On Golden Pond – Review by Brooks Appelbaum

The artistic leaders at Ivoryton Playhouse made a wonderful choice in pairing Mia Dillon and James Naughton in their current production of Earnest Thompson’s On Golden Pond, running through June 11. Dillon, a Tony nominee and fabulously versatile actor on stage, film, and in television, elevates anything she appears in. Naughton—a two-time Tony winner—is blessed with a glorious voice; tall, dark, and handsome looks; and unmistakable, if low-key, charisma.

Unfortunately, though Dillon and Naughton have appealing chemistry as the aging and amusingly dissimilar Ethel and Norman Thayer, the choice of play itself squanders the monumental talent of these two. The forty-four-year-old script has neither a compelling, surprising script, nor well-developed characters. Moreover, Norman makes enough racist and anti- “queer” (his word) jokes that in his “Director’s Notes,” director Brian J. Feehan feels that he must gently excuse these “words” and “phrases.” His words only highlight the question of why Thompson’s play was chosen to showcase these stars.

The plot focuses on Norman and Ethel Thayer, a well-off New England couple, who have come, as they always do in the summer, to their second home in Maine. But this time Norman will turn eighty, so the theme of aging and death forms one strand of the plot. A joke between them is that Norman has been obsessed with death since Ethel has known him: forever. Another joke is how different they are. Ethel is a free, optimistic, loving spirit (which Dillon captures beautifully), while Norman is—according to the script anyway–surly, pessimistic, and withholding.

We learn that their only child, Chelsea (a terrific Stacie Morgan Lewis) has never felt loved, or even liked, by her father, and this discord provides the second plot element. Chelsea comes to Golden Pond to introduce her parents to her fiancée and his young son, and to ask them if they would watch over Billy Ray, Jr. while she and Bill go to Europe. (Apparently, she has learned that her parents respond well to last minute surprises.) Changes ensue that those versed in dramedy will foresee. However, Feehan has cast Billy Ray, Jr. very well: Sabatino Cruz is fresh, energetic, and fun without being annoying.

The two most potentially interesting aspects of On Golden Pond are the troubled relationship between Norman and his grown daughter, and the omnipresent theme of death. The first conflict promises originality, as stories about fathers and sons abound, but father and daughter plays are still much less common. Certainly, Lewis, as Chelsea, makes this daughter’s pain very believable and manages the difficult task of playing a resentful, angry character while still engaging our affection and sympathy. However, we almost never see the withholding, defensive, cold man she describes. Granted, the script gives an actor relatively little to work with on the page, but Feehan and Naughton have chosen to present Norman as nothing more than mildly passive-aggressive and self-involved. His dialogue is played for humor, and his manner gives us no clue as to what fueled a lifetime of parental animosity towards his only child.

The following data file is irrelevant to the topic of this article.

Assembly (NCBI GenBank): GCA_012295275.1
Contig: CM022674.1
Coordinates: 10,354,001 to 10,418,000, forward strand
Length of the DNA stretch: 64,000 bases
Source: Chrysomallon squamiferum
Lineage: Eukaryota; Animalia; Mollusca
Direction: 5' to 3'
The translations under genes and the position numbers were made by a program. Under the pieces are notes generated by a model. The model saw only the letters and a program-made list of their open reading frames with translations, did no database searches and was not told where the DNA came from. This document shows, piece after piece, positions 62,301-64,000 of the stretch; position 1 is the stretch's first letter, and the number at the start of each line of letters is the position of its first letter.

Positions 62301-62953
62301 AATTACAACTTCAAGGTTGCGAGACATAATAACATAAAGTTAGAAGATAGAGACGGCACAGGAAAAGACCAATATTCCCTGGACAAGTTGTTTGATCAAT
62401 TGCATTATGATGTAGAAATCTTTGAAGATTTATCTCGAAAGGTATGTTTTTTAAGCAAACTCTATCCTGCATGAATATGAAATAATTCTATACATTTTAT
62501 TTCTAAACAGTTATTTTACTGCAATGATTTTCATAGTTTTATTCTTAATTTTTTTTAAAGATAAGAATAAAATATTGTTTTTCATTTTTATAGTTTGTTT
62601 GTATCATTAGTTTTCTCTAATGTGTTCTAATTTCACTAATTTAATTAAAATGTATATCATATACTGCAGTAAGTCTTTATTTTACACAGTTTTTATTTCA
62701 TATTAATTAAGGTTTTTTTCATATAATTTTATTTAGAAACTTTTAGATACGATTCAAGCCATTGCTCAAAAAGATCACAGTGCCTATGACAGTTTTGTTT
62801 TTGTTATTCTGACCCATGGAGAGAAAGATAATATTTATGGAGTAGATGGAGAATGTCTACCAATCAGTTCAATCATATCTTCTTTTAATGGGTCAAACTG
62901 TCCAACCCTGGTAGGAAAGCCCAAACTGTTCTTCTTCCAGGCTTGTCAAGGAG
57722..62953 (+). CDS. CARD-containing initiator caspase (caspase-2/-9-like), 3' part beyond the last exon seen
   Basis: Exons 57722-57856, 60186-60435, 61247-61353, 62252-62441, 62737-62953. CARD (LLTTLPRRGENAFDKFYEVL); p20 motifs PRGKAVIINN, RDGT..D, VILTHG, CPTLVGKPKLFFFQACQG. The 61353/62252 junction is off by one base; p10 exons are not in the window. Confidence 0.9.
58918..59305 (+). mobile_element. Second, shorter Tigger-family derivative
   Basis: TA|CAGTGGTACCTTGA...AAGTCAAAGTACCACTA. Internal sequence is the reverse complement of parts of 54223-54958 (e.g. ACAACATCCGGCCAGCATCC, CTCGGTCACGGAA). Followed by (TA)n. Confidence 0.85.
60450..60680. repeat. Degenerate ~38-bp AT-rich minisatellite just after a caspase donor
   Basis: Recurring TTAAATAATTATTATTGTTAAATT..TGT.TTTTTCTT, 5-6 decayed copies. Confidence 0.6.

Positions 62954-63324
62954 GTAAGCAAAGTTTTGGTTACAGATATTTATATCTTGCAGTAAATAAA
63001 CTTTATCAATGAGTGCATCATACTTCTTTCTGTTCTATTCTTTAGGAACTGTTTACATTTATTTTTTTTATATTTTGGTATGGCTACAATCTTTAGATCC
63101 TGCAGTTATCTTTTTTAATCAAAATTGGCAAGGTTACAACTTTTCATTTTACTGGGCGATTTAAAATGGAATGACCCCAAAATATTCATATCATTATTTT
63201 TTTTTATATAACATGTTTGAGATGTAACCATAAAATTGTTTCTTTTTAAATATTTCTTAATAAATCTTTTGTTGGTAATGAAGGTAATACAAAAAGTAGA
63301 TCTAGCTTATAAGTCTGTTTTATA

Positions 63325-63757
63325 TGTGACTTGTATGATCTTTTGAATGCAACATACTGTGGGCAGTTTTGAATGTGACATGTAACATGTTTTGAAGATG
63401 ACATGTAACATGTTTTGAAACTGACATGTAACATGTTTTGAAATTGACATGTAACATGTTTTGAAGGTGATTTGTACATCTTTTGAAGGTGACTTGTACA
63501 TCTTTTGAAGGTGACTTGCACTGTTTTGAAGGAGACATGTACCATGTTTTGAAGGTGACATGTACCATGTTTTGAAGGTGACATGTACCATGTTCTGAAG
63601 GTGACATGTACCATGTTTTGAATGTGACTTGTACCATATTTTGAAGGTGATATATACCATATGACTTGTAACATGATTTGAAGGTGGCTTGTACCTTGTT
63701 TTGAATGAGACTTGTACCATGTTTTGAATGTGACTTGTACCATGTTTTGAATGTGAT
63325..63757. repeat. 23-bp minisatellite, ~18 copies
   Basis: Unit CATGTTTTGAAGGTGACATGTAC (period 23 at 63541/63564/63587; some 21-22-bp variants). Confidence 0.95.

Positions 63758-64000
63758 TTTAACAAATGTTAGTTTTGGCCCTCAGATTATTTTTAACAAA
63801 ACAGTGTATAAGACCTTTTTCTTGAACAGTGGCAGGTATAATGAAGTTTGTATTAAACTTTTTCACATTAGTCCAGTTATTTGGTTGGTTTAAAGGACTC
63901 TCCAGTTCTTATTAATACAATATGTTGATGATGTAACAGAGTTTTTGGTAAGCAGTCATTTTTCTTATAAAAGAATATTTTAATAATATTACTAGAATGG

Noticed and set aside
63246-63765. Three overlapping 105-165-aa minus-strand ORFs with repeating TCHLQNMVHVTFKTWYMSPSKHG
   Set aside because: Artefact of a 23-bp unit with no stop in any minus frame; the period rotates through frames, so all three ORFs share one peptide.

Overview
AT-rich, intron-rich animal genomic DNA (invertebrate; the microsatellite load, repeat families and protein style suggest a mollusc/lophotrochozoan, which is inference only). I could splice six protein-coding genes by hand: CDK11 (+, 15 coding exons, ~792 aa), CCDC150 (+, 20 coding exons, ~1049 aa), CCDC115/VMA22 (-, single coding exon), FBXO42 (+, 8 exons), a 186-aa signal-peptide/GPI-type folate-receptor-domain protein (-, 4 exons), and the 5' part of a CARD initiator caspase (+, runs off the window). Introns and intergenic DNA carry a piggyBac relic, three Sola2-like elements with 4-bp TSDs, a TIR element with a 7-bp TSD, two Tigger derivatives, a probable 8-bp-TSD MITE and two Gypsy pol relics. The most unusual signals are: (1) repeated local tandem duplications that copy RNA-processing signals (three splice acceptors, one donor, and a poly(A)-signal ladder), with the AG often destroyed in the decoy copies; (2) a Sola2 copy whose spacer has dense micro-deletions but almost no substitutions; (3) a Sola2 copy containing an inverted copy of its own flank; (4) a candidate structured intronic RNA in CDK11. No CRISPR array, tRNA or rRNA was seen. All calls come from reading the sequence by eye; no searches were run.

The second theme of On Golden Pond—aging and death—is more filled out in the script and thus in a very few instances we see a bit more of Norman’s fear and distress. Mostly, though, Naughton saunters amiably through a role that needs to be powered by a slow-burning fire. Dillon, once again, provides the depth of these scenes. Her Ethel becomes exasperated with her husband exactly because she loves him so dearly, and after all these years, it’s clear that she will relentlessly attempt to push him towards joy, just as she pushes him out to pick strawberries.

The other three characters—fiancée Bill, his son Billy Ray, Jr., and Charlie the mailman—are barely developed. It’s hard to tell how Charlie (a game Will Clark) advances the plot, and the running gag about his distinctive laugh quickly gets old. Josh Powell, as Bill, has been directed to play the role entirely as a funny (to us) weakling, and again Feehan, in failing to fill out both Norman and Bill, loses what has the potential to be one of the play’s strongest exchanges.

Fortunately, the production values are excellent, beginning with Marcus Abbott’s incredibly detailed evocation of Ethel and Norman’s house. Abbott, too, has designed the lighting, which is alternately haunting and clever. Kat Duffner’s witty costumes are pitch-perfect, and Alan Piotrowicz’s sound design—an important and poignant element in the show—is lovely.

Though in this production of On Golden Pond, Brian J. Feehan makes problematic choices for an already problematic script, fans of Mia Dillon and James Naughton may still relish the opportunity to see theater royalty close up.

On Golden Pond continues at the Ivoryton Playhouse, 103 Main Street in Ivoryton through June 11.

For further information and ticket reservations, call the theatre box office at 860.767.7318 or visit: www.ivorytonplayhouse.org.